The Power of Empowerment

power and empowerment

Two discussions that I had this last week sparked me to consider the difference between the concept of power and the concept of empowerment; the first being dependent upon someone or something, the latter being independent of anything other than self.  In one discussion I came to realize or perhaps believe that the person that I was talking to was fearful of losing power and seemed to perceive me as desiring to, and capable of, taking it.  I realized that the problem with her premise was that I did not desire what she and I both perceived as power, and so this left her powerless.  The second discussion, happening afterwards, concerned my desire for self-reliance and realizing that such a life is not possible through being powerful, but of being empowered.  That is, willing to be and realizing the capacity in yourself of being self-sufficient.

This differentiation of empowerment from power led me to several conclusions.  First, the two terms are not interchangeable, but are related.  Secondly, that the two terms are often misused.  Also that empowerment, rather than power, is what most of us want perhaps without knowing it.  This is all well and good, but what does it matter?  The explanation as to why these questions are important (as the importance most often does lay in the question rather than the answer) is happiness in the Greek “eudemonia” sense of the word.  I’ll take each point in its turn, with an example to boot.

First, power and empowerment are not interchangeable but are related.  To empower yourself can be as simple as learning how to cook or fix something, or being capable of biking 50 or 100 miles, or running 25 miles: self-respect and responsibility for self no matter what.  Empowerment is a realization of both your limits and capacity. Power, on the other hand, is the realization of capacity alone; to realize that you can decide for others, over others, and sometimes without having to consider others and do so without limits simply because you can.  Power is the acquisition of capacity without realizing your limits; the typical Hegelian master-slave dichotomy.

So empowerment is self-contained and self-willed power while power is relative to and other-willed perception.  Empowerment and power are not interchangeable, but are often misused, and so an example.  I have often discussed my disdain for the feminist movement, and have been met with female irritation and ire.  I explain, however, that my disdain is not for the movement of equal rights for everyone including women (rights being a form of power), but with the belief that with being given rights anyone is empowered or for that matter equal: they are not.  Feminism is not about empowerment (the realization of limitations and capacities), as those in the movement often claim, but about power (capacities alone).  If the movement was about empowering people (not just women), then there would not be a movement at all, but rather a wholesale move towards educating, learning and becoming independent of any movements at all no matter gender (using this example) by all in society.  Of course, there are numerous examples and objections: maybe such movements are simply a process to help empower those involved?  Some people are not interested in equal rights for all; but my point is made here.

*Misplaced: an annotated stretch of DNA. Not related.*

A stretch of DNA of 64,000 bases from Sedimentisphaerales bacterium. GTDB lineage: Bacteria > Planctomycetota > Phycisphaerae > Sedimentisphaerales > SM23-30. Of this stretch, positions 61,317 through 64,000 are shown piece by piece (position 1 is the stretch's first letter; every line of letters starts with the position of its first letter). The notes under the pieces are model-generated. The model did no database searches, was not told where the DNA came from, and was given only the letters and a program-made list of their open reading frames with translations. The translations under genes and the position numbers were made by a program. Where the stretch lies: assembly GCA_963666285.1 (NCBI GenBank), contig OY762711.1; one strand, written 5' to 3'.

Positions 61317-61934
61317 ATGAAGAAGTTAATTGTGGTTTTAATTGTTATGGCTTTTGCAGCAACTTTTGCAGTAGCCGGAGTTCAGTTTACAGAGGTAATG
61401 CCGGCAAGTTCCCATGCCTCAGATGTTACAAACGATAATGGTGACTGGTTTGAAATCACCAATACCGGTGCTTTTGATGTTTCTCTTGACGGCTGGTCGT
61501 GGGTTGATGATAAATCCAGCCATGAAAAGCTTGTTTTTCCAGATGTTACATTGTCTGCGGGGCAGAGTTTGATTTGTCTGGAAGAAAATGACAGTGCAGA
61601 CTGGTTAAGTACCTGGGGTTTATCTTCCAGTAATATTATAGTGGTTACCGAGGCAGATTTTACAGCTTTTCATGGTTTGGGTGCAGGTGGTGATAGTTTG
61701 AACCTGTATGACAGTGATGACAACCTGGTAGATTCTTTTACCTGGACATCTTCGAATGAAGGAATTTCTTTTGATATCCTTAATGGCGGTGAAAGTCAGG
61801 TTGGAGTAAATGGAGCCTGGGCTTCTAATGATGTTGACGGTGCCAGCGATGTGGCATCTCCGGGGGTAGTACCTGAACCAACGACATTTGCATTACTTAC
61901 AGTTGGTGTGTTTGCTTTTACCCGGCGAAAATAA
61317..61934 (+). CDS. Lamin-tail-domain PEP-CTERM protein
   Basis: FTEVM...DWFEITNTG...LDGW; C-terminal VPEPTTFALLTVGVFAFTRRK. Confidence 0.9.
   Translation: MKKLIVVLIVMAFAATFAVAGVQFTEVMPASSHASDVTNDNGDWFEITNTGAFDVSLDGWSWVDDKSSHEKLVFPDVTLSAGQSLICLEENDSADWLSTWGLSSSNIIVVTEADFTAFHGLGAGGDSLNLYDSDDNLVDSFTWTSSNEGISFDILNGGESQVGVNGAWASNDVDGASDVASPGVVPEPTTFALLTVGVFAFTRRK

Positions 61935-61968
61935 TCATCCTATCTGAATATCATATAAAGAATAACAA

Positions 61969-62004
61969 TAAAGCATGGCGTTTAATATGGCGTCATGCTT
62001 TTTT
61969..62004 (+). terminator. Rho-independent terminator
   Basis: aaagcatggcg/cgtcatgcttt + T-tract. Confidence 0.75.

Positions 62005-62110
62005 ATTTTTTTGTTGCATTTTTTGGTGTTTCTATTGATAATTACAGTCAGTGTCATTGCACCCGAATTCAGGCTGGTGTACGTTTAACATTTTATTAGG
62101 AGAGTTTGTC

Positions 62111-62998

While people of all colors, genders, stations and cultures seem to demand the power to change society’s claims on them, I believe that they are barking up the wrong tree so to speak.  Their demand from others is a form of power rather than empowerment.  However, I do not believe that the demand is for power; unfortunately many of us look to others for acknowledgement, respect and embrace.  The demand from those that seek social and cultural changes are demands of empowerment, but asking society to “give” empowerment to you is akin to the belief that simply signing up for a class in college makes you smarter: it does not, and empowerment cannot be given by anyone other than yourself.

While power-struggles continue around the world, I would argue that the struggle for empowerment is to continuously transpire in each of us rather than the whole.  While lobbyist and special-interest groups vie for political and social positions, we each of us ought to learn self-respect and self-reliance as much as those things are possible at all.  We live in a world where power is esteemed and empowerment is often disparaged by whomever the “others” are.  But for those who strive for empowerment to revere and strive for power is to enslave yourself to the very thing that you are rallying against: a master.



  1. All I can say is that whoever it was in that second conversation, he’s a brilliant and clear thinker, obviously an expert in recognizing nuances of language and constructing a coherent and internally consistent philosophical point.

    1. I would, right off the bat agree that empowerment is a capacity; or perhaps a capability. But I not sure that power is necessarily a commodity; in particular, power is a commodity with regard to politics (for example), but power can also be a capacity (for example the capacity to control our own life once we are empowered.

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